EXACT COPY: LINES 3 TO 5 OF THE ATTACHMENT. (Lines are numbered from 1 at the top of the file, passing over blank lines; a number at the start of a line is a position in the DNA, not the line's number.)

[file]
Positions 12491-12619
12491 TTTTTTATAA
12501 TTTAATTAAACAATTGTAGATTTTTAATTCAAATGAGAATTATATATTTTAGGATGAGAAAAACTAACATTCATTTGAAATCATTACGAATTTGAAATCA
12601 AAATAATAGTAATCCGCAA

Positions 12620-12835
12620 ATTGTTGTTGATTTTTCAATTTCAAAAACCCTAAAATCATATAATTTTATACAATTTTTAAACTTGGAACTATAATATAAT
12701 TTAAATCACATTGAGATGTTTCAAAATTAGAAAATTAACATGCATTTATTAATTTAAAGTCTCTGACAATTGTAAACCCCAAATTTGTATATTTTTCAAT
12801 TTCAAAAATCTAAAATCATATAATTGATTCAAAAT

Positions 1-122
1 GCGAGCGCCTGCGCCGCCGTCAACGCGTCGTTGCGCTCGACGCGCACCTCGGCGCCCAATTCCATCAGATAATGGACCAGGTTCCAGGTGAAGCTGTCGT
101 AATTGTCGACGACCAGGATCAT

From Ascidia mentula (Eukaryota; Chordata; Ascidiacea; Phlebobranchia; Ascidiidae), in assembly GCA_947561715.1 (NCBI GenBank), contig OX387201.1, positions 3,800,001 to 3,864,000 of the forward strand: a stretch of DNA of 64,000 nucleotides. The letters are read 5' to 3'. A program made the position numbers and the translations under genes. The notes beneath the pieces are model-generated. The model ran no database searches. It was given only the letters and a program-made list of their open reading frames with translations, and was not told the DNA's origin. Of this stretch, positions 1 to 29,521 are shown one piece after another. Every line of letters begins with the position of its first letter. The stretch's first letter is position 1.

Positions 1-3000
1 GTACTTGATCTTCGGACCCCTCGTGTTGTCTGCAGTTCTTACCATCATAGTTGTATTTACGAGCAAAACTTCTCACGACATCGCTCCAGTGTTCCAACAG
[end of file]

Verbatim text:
12501 TTTAATTAAACAATTGTAGATTTTTAATTCAAATGAGAATTATATATTTTAGGATGAGAAAAACTAACATTCATTTGAAATCATTACGAATTTGAAATCA
12601 AAATAATAGTAATCCGCAA

Positions 12620-12835